SOMERS, N.Y.—One year after shipping its first blade server, IBM is looking to vastly expand its BladeCenter offerings this year and to stretch the technology further into the companys overall eServer strategy.
IBM this week will roll out its first four-way blade server, the HS40, that is powered by Intel Corp. Xeon chips. Later this quarter, IBM will announce the general availability of its two-processor BladeCenter JS20, the first blade server running IBMs 64-bit 1.6GHz PowerPC 970 chips.
The moves are a continuation of the companys blade run, which began a year ago and left it with top market rankings by the end of the third quarter. The company, which outpaced Hewlett-Packard Co. and Dell Inc. in both blade shipments and revenue, is now considering storage, management software and switching options for BladeCenter systems.
It will also continue to use the technology as a key tool in the companys infrastructure simplification initiative introduced in October. The initiative links IBMs blades with its zSeries mainframes to reduce data center complexity.
The moves come as blade servers—thin systems that slip into a chassis and share such components as network connectivity—continue to get a closer look from customers.
“The customer is not [saying], I want to buy a server,” said Susan Whitney, general manager of IBMs Intel-based eServer xSeries systems. “The customers are saying they want to buy an infrastructure architecture. … I can only see [blade sales] continuing to grow. The only question will be the slope of the growth.”
The BladeCenter HS40, a four-way system powered by Intels 2.8GHz Xeon MP chips, will offer 1MB of cache. While the system will follow the release of the first four-way blade, HPs ProLiant BL40p, by a year, the HS40 will be more dense, IBM officials said. For example, it will enable users to fit seven of the servers into a 7U (12.25-inch) chassis, compared with the BL40p, which can fit two of its blades.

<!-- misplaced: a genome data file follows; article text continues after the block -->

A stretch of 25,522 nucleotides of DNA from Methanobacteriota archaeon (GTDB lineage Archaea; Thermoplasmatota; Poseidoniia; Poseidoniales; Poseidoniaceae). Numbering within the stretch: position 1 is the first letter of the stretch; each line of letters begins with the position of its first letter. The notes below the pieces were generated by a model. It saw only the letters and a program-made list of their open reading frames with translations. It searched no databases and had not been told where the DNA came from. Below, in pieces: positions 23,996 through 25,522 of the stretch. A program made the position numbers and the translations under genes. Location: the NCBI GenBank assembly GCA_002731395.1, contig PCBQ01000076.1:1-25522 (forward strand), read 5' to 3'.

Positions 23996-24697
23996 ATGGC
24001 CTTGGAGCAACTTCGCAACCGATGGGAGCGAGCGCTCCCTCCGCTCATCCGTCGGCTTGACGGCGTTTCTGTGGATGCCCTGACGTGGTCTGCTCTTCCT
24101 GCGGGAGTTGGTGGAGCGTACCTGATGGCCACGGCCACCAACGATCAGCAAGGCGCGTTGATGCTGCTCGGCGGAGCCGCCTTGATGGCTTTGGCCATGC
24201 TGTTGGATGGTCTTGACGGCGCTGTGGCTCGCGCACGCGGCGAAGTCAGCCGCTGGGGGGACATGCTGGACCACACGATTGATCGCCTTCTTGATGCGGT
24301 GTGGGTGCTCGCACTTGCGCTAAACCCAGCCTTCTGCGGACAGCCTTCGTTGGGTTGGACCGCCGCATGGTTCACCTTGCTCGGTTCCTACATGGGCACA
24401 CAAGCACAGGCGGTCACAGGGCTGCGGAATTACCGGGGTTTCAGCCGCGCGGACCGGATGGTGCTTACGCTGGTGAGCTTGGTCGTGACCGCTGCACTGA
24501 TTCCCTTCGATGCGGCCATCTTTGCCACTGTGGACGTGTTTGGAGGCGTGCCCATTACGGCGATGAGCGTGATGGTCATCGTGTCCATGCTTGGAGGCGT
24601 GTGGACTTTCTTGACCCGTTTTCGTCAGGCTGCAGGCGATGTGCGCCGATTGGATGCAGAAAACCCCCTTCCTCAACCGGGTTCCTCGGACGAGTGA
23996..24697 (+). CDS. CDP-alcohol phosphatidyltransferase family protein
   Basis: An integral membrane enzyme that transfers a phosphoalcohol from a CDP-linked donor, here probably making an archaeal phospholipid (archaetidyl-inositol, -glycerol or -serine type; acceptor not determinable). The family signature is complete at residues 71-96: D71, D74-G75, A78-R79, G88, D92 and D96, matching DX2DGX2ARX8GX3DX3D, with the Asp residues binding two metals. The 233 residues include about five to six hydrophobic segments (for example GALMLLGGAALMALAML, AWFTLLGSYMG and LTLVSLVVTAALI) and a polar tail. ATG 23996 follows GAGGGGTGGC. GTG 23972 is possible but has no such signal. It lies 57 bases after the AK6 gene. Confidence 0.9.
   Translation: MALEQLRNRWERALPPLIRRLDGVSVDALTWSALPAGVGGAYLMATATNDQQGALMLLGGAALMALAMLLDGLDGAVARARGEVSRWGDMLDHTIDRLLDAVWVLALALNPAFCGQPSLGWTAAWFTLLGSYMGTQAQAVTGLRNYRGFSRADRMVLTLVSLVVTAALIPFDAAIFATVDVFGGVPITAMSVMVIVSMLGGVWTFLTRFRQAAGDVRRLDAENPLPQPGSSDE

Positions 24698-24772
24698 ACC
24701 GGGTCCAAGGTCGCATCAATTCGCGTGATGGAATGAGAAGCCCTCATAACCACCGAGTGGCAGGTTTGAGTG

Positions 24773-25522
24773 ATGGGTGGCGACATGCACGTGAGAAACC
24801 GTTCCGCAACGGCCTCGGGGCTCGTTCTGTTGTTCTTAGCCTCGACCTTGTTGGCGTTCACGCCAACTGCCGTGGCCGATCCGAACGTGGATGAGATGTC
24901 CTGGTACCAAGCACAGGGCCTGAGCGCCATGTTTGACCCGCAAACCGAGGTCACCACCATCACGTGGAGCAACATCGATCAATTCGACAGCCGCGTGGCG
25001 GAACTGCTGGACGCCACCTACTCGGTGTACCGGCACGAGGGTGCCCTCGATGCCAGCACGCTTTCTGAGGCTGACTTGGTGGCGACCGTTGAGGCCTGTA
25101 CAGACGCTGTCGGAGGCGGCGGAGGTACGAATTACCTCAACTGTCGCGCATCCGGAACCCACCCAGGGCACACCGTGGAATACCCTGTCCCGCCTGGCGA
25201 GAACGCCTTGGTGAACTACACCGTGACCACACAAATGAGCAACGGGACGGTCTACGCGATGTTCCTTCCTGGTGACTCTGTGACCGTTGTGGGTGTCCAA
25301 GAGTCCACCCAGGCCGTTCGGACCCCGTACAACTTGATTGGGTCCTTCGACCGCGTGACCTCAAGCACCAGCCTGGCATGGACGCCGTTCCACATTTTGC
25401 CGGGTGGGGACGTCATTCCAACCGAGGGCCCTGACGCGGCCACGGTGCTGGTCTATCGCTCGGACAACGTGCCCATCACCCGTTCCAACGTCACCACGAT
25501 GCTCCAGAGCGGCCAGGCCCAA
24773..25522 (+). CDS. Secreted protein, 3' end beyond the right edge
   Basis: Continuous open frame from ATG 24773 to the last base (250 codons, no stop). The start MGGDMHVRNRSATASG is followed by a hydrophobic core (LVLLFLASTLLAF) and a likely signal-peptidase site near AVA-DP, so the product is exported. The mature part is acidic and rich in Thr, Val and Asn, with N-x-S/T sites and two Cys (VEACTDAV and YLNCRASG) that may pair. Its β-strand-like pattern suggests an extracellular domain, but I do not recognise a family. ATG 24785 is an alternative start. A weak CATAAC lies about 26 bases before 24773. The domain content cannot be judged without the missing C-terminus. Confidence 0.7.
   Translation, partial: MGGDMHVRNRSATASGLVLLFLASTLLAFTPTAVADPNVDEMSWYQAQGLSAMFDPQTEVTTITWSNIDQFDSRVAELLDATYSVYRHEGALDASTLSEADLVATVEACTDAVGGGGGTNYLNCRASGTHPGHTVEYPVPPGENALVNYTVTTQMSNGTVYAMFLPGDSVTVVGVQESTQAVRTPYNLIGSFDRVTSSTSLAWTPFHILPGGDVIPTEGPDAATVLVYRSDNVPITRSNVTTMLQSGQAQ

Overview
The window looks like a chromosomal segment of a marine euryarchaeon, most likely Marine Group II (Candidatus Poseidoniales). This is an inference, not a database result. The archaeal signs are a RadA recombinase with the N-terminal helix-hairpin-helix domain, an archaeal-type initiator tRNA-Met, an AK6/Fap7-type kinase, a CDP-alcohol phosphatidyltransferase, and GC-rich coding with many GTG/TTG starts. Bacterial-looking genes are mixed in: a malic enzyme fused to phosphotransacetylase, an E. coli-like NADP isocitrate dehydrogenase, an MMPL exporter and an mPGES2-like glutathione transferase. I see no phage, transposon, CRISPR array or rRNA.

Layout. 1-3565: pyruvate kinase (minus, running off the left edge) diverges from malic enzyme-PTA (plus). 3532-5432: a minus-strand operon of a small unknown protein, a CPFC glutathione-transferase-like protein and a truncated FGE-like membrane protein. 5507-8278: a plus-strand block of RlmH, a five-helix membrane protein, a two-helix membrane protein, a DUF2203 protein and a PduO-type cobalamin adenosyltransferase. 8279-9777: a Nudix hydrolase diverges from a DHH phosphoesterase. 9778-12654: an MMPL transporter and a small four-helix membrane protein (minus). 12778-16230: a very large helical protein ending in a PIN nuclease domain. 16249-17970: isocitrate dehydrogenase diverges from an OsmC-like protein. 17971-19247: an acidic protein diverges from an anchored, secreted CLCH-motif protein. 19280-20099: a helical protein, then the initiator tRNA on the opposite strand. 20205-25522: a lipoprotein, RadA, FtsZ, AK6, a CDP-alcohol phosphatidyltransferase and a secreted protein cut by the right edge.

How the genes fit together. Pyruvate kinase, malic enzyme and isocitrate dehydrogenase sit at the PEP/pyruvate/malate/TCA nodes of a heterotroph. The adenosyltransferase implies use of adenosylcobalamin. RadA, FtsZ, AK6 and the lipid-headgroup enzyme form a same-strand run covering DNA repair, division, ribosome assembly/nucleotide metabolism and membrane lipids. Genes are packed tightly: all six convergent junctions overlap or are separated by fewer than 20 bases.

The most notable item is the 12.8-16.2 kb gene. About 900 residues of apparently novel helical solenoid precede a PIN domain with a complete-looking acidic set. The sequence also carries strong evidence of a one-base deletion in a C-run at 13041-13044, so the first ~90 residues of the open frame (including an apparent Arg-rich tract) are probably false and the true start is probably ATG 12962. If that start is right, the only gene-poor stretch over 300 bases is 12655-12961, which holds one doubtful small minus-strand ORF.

Like the ProLiant, the BladeCenter chassis can hold both two- and four-way Xeon-based systems. But, like the HP system, the PowerPC-based BladeCenter can run Windows or Linux operating systems in the same chassis.
Interland Inc. is completing a yearlong consolidation project that the Atlanta-based Web hosting company expects will save $28 million in annual operating costs. John Lally, director of product management, said that once Interland gets down to its desired footprint, the company will start incorporating technologies such as blade servers.
“Its our companys goal to never need to build another data center,” said Lally, adding that Interland this year shut down 10 data centers, most of which were gained through acquisitions. “In order to accomplish that goal, we need to be implementing technology like blades into the infrastructure.”
IBMs approach of integrating devices such as switches and firewalls onto the blades just makes it that much easier to consolidate, Lally added.
The HS40, generally available Feb. 13, will play an important role in IBMs growing infrastructure simplification push, said William Zeitler, senior vice president and group executive of IBM Systems Group.
One IBM official said the company this month will take the strategy on the road, deploying 500 “systems architects” whose job it will be to analyze a customers infrastructure and recommend ways of simplifying the environment.